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Minimum Flows and Levels

One way that the St. Johns River Water Management District (District) is working to protect Florida's water resources is through its minimum flows and levels (MFLs) program. As a part of fulfilling its mission and statutory responsibilities, the district establishes MFLs for priority water bodies within its boundaries. MFLs define the limits at which further water withdrawals would be significantly harmful to the water resources or ecology of an area. MFLs are one of many effective tools used by the district to assist in making sound water management decisions and preventing significant adverse impacts due to water withdrawals.

Upcoming MFLs Springs for adoption in 2017

Florida Statutes requires the adoption of minimum flows and levels for Outstanding Florida Springs (OFS) by July 1, 2017. The district has eight OFS. The district has adopted MFLs for three and are completing MFLs for the remaining, which include Silver Springs, Alexander Springs, Silver Glen Springs and Gemini Springs.


Silver Springs, Marion County

Silver Springs, Marion County

Silver Springs is a first-magnitude spring located in Marion County. The springs and the associated Silver River are popular recreation destinations enjoyed by thousands of visitors each year. In 1987 Silver Springs and Silver River were designated Outstanding Florida Waters (OFWs) for their many exceptional natural attributes and in 2016 the spring was designated as an Outstanding Florida Springs (OFS).

The district has developed three draft minimum flows for Silver Springs based on criteria established from vegetation, soils and topography data. The recommended MFLs will protect the structure and function of wetlands and aquatic habitats, as well as other ecological functions and values. The recommended minimum flows protect 94 percent of the long-term average flows. Of the allowed 6 percent reduction, approximately 3.5 percent has already occurred, leaving about 2.5 percent of additional allowable reduction. Analyses also indicate, based upon current water use projections, groundwater pumping will cause the MFLs to no longer be met in approximately 2025. Therefore, a prevention strategy is recommended for adoption concurrent with the minimum flows that includes the necessary projects and regulatory measures to prevent the existing flow from falling below the recommended minimum flow.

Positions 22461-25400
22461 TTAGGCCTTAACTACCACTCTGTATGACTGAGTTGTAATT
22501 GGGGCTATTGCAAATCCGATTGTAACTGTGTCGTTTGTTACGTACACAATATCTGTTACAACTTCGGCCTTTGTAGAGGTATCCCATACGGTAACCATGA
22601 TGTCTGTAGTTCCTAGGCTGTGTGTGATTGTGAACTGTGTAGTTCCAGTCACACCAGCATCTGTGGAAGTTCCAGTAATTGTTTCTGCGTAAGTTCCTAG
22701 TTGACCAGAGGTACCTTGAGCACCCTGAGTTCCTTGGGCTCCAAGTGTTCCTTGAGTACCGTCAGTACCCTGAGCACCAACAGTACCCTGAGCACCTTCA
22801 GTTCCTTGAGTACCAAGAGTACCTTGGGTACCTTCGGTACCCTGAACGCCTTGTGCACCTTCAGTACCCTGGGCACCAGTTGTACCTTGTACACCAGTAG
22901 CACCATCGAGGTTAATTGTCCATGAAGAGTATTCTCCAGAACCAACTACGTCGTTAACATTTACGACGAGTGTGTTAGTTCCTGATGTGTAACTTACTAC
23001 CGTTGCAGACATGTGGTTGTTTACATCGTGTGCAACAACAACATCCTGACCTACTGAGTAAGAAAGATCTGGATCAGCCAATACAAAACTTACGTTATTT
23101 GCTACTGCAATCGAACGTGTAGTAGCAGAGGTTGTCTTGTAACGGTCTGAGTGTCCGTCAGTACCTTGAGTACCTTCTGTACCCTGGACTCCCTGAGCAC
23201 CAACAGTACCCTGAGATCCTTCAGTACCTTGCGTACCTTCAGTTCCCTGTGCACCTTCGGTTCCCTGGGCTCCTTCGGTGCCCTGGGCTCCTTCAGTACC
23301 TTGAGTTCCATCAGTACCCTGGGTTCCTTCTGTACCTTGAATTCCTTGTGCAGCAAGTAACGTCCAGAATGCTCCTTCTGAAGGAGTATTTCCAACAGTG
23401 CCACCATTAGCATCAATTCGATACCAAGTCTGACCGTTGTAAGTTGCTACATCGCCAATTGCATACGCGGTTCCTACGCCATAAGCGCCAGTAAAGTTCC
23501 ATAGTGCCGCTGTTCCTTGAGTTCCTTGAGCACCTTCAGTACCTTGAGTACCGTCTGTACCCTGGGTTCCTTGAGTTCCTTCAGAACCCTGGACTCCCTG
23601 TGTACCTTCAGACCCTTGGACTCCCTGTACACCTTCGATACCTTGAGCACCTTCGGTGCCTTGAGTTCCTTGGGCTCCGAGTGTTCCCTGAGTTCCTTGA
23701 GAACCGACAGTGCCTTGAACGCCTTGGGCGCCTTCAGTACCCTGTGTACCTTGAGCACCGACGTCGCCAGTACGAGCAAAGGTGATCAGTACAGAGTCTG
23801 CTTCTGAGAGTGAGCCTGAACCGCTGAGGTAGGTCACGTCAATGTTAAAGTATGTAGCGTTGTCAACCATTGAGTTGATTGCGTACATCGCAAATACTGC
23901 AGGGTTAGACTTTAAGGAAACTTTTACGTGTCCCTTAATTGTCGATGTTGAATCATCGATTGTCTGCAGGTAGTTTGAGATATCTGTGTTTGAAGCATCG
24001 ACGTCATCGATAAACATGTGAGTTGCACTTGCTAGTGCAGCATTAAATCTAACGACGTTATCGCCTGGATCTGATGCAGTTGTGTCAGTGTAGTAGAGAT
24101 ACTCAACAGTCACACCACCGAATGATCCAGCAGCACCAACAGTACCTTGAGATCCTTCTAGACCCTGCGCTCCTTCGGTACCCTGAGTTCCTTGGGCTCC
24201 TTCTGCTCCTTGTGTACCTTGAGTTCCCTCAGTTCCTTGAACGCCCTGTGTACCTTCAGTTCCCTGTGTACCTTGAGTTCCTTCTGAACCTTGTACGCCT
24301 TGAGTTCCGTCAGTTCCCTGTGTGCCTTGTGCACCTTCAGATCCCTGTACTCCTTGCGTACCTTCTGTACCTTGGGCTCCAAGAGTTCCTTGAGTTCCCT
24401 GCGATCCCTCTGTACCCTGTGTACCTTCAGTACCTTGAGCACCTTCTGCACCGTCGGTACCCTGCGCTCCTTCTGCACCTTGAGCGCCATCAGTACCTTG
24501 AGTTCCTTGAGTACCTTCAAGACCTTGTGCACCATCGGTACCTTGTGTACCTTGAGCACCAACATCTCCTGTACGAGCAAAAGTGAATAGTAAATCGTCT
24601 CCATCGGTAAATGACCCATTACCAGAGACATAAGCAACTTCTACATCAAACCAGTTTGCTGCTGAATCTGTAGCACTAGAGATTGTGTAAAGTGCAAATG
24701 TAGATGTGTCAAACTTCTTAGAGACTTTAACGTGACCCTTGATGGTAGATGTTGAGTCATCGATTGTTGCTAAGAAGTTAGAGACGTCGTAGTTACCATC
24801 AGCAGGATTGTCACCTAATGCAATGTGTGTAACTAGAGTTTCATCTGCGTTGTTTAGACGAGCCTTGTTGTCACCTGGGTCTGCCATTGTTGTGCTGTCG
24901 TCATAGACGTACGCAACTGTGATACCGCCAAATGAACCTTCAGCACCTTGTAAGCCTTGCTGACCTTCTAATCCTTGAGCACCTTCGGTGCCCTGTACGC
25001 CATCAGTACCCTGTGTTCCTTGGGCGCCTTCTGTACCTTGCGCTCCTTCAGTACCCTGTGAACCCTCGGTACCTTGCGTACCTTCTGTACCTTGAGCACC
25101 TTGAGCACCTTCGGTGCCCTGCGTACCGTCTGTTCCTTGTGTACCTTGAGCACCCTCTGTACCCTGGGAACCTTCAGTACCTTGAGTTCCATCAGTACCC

The proposed minimum flows and prevention strategy for Silver Springs are summarized in the following draft reports and appendices.

Upcoming key dates:

  • March 16, 2017
    Public workshop in Ocala
  • March 16–30, 2017
    Stakeholder comment period
  • April 11, 2017
    SJRWMD Governing Board meeting
  • July 1, 2017
    MFLs must be effective by July 1, 2017

Alexander Springs, Lake County

Alexander Springs, Lake County

Alexander Springs is a first-magnitude spring located in Lake County. The spring and spring run are bordered by national forest lands, including the Alexander Springs Wilderness, and comprise one of the most scenic and biologically diverse ecosystems in the state. Several state and federally listed species have been documented within the Alexander Springs Creek basin. Because of Alexander Springs’ relatively unimpacted conditions, and many natural attributes, the spring boil and the spring run are both regionally important destinations, for swimming, canoeing, kayaking and other recreation.

Upcoming key dates:

  • April 20, 2017
    Public workshop in Palatka
  • April 20–May 4, 2017
    Stakeholder comment period
  • May 9, 2017
    SJRWMD Governing Board meeting
  • July 1, 2017
    MFLs must be effective by July 1, 2017

Silver Glen Springs, Marion and Lake counties

Silver Glen Springs, Marion and Lake counties

Silver Glen Springs is a first-magnitude spring located in Ocala National Forest, between the unincorporated communities of Salt Springs and Astor, Fla. The spring emerges from one of the largest and longest underwater cave complexes in the St. Johns River basin, and flows down a 0.6-mile spring run to Lake George along the St. Johns River. Evidence of human use at Silver Glen Springs dates back at least 7,000 years, and includes the remains of two massive shell mounds built atop mortuaries near the spring pool and the mouth of the spring run at Lake George. The spring is a popular destination for swimming, boating, fishing, wildlife viewing and viewing the spring.

Upcoming key dates:

  • April 20, 2017
    Public workshop in Palatka
  • April 20–May 4, 2017
    Stakeholder comment period
  • May 9, 2017
    SJRWMD Governing Board meeting
  • July 1, 2017
    MFLs must be effective by July 1, 2017

Gemini Springs Springs, Volusia County

Gemini Springs, Volusia County

Gemini Springs is classified as a second-magnitude spring and consists of two spring vents, approximately 150 feet apart, with separate spring runs, which both flow into a 1.3-acre man-made reservoir controlled by a fixed-crest weir. Below the weir, Gemini Springs Run, also known as Padgett Creek, meanders approximately two miles to Lake Monroe.

Upcoming key dates:

  • April 20, 2017
    Public workshop in Palatka
  • April 20–May 4, 2017
    Stakeholder comment period
  • May 9, 2017
    SJRWMD Governing Board meeting
  • July 1, 2017
    MFLs must be effective by July 1, 2017

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St. Johns River Water Management District
4049 Reid Street, Palatka, FL 32177
(800) 725-5922